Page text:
This is the first publication of an essay written on the occasion of Craig Fisher’s recent exhibitions at Florence Lynch in October 2002 and Galerie Corinne Caminade, Paris, in March/April 2003
The conflicts and antagonisms that impinge on the place of painting in contemporary culture are innumerable, and they’ve been with us for generations. In wake not only of Gerhard Richter’s work, but also that of Marlene Dumas and Luc Tuymans, among others, the relation of painting to photography remains contested, as does the closely related issue of the dichotomy between representation and abstraction-and also that between abstraction and the readymade. Another related problem, most obviously articulated in Pop art and its many subsequent derivates, is the one often signaled by the dichotomy between high and popular art-although it would be more accurately articulated as the problem of what becomes of an art whose roots are entirely in high culture when the very division between high and low is becoming an increasingly dated historical artifact.
Not only must any serious manifestation of painting implicitly take a position on such issues-every indication is that it must also fix on one or more of them as its very subject matter. A glance at the work of Craig Fisher is sufficient to indicate certain positions that have been taken: this art is entirely abstract and non-objective, and appears to have found an effortless equanimity in being able to align itself with the highest traditions of modern painting that go back through Abstract Expressionism to the Impressionists-but in a way that never asserts a complacent or toplofty denial of all those formerly despised or ignored aspects of being that are now sometimes described as “abject” or “formless.”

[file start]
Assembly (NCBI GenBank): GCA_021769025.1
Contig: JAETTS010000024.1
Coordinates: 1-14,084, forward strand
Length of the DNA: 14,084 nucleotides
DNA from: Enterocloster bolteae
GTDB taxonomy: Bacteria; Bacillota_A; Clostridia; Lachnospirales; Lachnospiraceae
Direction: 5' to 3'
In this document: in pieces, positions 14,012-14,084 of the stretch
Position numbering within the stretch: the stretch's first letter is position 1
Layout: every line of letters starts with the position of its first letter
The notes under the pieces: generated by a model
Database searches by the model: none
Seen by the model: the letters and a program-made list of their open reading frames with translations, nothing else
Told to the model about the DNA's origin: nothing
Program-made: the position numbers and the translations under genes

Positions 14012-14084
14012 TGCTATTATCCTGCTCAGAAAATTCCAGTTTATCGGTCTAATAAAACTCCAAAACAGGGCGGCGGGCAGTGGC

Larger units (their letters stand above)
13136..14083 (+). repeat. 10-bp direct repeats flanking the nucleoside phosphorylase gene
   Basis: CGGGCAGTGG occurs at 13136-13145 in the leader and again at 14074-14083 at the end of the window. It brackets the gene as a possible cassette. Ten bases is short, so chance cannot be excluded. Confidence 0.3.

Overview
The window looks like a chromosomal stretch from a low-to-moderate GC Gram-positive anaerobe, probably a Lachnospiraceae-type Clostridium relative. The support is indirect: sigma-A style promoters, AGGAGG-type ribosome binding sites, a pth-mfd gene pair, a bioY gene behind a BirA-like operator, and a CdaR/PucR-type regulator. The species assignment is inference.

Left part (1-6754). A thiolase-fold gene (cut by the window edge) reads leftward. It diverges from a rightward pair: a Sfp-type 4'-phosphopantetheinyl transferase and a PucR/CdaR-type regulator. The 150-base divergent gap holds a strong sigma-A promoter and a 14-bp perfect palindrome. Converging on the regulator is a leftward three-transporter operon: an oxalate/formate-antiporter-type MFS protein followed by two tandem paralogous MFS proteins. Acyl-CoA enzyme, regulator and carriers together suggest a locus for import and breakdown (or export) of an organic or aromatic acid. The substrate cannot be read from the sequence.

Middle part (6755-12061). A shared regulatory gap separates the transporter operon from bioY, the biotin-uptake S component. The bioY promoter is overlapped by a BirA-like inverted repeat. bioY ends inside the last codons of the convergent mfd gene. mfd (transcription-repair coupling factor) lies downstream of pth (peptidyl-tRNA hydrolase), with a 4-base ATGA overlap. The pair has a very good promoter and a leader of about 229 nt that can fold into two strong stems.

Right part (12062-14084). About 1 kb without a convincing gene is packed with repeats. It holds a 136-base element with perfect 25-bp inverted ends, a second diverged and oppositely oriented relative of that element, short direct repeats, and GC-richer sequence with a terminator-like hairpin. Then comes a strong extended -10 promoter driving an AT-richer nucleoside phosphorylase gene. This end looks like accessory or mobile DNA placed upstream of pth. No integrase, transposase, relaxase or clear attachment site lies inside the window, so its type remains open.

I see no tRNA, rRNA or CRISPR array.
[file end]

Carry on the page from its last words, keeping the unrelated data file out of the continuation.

That very equanimity suggests, however, that the tension that would give Fisher’s work its true subject is not to be found in its vicinity. Instead, let’s look for the irritant that impels this art in less specifically aesthetic, more broadly metaphysical terrain: in problems of human action, and specifically in the relation of will or intention to everything that, determinate or indeterminate as the case may be, seems to function independently of our will. The more perceptive of the critics who have commented on Fisher’s work have always noticed the importance of this theme, David Cohen marking the effect of a “courtly style in which volition is held to lack decorum, but in which it is equally poor manners to betray angst in the denial of volition” (Art Press, March 2000) where Lilly Wei found “chance configurations” of which Fisher “acts more as agent than as author” (Art in America, September 2000).